Just a warning to start, this post will have spoilers.
Like “The Exorcist,” “Carrie” was a 1970s horror flick that managed to snag some attention from the Oscars, something that’s become rare in today’s award season.
In this case, both lead actresses Piper Laurie and Sissy Spacek were nominated for their performances in the 1976 adaptation of the Stephen King novel. Looking back at the picture, there’s no doubt that both women deserved the nominations.
While Spacek was certainly the star of the picture, though, it’s only right to start with likely the most memorable performance from “Carrie,” delivered by Laurie.
Laurie’s acting creates a character that is intense, frightening, aggressive and threatening. What the performance really hinges on, though, is Laurie’s ability to just how much her character believes in what she’s saying.
Margaret White isn’t acting the way she is from some kind of vendetta against her daughter, she isn’t particularly evil and she’s not exactly trying to be malicious toward Carrie. In fact, it’s quite the opposite.
Instead, Margaret is so mentally disturbed that she is fully convinced that what she’s doing is for the good of Carrie. She has this horrifying conviction that what Carrie’s doing is wrong and by taking the actions she does is going to save her.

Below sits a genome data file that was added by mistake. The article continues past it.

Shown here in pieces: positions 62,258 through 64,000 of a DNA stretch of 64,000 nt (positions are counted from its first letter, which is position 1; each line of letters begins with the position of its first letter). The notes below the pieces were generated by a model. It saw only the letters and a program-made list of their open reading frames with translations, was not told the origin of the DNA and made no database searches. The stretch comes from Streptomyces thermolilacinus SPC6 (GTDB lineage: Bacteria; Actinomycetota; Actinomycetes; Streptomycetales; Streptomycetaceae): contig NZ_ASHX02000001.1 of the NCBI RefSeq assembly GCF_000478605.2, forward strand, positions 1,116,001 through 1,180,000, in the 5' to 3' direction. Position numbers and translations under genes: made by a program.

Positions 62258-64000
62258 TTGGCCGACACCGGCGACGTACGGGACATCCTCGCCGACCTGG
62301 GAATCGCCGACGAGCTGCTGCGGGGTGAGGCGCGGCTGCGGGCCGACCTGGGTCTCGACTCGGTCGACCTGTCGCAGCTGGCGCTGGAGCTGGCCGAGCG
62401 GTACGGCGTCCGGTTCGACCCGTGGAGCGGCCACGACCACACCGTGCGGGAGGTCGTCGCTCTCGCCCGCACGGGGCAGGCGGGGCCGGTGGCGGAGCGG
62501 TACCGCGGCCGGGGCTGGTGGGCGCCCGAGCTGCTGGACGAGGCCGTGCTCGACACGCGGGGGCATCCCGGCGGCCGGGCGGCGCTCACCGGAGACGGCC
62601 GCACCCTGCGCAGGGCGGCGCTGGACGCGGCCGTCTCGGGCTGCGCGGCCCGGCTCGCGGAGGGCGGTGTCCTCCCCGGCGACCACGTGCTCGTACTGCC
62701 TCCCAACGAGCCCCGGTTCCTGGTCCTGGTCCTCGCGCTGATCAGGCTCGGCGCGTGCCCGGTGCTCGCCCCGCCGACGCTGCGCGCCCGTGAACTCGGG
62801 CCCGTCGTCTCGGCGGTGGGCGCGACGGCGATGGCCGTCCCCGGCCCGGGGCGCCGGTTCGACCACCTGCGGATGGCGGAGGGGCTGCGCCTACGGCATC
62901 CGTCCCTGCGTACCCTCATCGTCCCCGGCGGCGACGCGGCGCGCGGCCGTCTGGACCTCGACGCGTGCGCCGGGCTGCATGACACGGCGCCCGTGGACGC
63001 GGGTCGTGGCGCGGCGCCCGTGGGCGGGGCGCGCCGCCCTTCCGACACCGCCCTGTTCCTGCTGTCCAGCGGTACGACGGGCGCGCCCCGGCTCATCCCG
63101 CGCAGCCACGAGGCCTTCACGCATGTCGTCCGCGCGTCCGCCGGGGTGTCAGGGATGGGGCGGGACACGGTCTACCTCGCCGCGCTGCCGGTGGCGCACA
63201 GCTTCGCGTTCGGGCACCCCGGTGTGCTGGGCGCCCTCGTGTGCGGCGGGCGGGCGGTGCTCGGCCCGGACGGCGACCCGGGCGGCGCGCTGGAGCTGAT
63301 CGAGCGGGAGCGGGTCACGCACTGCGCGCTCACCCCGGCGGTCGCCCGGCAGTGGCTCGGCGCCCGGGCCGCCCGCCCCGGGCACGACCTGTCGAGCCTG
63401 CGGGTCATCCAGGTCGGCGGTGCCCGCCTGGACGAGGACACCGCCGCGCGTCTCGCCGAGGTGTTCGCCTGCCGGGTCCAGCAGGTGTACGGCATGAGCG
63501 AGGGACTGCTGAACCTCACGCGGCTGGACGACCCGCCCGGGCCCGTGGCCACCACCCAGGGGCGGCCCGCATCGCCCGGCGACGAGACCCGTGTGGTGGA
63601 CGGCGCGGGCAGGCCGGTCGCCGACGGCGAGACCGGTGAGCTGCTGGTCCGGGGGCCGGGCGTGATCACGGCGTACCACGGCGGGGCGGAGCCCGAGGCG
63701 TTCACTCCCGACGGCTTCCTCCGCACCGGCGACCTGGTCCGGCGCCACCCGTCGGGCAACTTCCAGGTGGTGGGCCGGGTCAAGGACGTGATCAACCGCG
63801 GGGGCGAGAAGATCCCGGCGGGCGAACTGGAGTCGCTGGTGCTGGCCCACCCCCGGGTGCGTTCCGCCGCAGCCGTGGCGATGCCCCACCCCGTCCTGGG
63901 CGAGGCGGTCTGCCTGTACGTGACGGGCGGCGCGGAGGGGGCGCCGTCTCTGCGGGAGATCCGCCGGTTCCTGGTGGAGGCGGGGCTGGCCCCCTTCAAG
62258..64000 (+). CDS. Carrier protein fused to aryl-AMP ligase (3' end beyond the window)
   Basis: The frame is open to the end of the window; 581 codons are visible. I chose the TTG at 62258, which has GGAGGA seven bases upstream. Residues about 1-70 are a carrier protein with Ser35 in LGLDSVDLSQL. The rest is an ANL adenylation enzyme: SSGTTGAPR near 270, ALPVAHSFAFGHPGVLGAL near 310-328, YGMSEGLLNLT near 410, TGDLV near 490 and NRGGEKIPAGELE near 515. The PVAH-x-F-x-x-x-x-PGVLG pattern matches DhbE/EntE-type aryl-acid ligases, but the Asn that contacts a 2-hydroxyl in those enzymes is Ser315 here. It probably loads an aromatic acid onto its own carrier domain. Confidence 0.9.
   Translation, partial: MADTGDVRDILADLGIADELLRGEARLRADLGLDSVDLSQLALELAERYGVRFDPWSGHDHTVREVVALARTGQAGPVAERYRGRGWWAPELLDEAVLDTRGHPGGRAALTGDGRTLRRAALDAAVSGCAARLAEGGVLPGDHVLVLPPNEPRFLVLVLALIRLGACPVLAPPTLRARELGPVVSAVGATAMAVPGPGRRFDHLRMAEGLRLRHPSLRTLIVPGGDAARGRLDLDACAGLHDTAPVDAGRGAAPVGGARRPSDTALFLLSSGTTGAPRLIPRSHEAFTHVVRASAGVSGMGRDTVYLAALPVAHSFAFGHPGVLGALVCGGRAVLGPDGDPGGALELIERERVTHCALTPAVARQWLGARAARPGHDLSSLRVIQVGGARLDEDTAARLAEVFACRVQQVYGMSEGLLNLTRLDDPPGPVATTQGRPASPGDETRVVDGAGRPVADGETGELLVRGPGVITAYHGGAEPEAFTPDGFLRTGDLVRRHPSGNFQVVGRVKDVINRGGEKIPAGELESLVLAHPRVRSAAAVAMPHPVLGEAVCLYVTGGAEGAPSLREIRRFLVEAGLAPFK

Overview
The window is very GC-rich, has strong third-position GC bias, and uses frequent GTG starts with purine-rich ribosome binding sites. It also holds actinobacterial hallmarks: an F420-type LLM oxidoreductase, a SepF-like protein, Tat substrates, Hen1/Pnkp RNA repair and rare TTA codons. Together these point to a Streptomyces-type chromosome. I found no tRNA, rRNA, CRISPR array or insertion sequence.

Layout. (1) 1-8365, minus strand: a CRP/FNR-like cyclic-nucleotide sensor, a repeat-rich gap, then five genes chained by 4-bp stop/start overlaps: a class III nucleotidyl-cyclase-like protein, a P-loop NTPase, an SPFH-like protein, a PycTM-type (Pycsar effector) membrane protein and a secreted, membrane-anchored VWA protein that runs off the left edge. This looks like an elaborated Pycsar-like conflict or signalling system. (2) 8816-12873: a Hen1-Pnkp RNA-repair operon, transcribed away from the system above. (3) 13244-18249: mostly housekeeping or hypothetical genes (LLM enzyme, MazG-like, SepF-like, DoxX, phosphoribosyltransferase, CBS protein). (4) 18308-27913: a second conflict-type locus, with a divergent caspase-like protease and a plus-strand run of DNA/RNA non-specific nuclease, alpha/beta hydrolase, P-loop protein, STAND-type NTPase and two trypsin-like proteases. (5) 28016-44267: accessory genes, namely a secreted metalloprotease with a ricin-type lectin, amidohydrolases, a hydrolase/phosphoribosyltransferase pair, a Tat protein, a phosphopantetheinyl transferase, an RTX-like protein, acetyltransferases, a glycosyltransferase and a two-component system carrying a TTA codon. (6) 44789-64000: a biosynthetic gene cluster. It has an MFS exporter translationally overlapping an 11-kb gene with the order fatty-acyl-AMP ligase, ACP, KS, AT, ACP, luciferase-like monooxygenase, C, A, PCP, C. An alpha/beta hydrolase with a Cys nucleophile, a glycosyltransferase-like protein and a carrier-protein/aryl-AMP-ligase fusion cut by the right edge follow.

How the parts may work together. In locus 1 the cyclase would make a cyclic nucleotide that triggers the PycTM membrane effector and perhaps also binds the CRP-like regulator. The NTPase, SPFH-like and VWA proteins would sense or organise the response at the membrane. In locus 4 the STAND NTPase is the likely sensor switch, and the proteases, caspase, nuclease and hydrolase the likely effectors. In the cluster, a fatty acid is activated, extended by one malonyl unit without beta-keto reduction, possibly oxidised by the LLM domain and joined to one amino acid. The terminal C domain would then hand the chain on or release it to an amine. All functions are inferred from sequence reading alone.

It’s this character’s significant belief in what she’s doing that makes Margaret so damn intense. This is especially true in the picture’s finale where Margaret sees the only viable option is to kill her own daughter.
The climax is so effective because the audience know that what Margaret is doing is so obviously wrong, yet the character is so warped that she believes its right. It makes the performance as a whole simply chilling.
Spacek’s acting is commendable for a different reason. For much of the movie, her performance is a buildup. Through much of the picture Spacek simply plays a nice, shy teenage girl who, unfortunately, has to live through a torturous home environment.
Her frustrations with her mother along with her longing to be accepted and make friends is all well done thanks to Spacek’s acting. As a result, watching her snap during the infamous prom scene is even more suspenseful.
Spacek is also fantastic in that sequence, mainly thanks to her expressions such as her wide yes, laser vision focus and angry face of stone.
The final scene from Carrie’s point of view is also important, since it shows that Carrie’s completely horrified because of what happens and is distraught over the situation.
Overall, both performances lent themselves to bringing the 1976 classic together.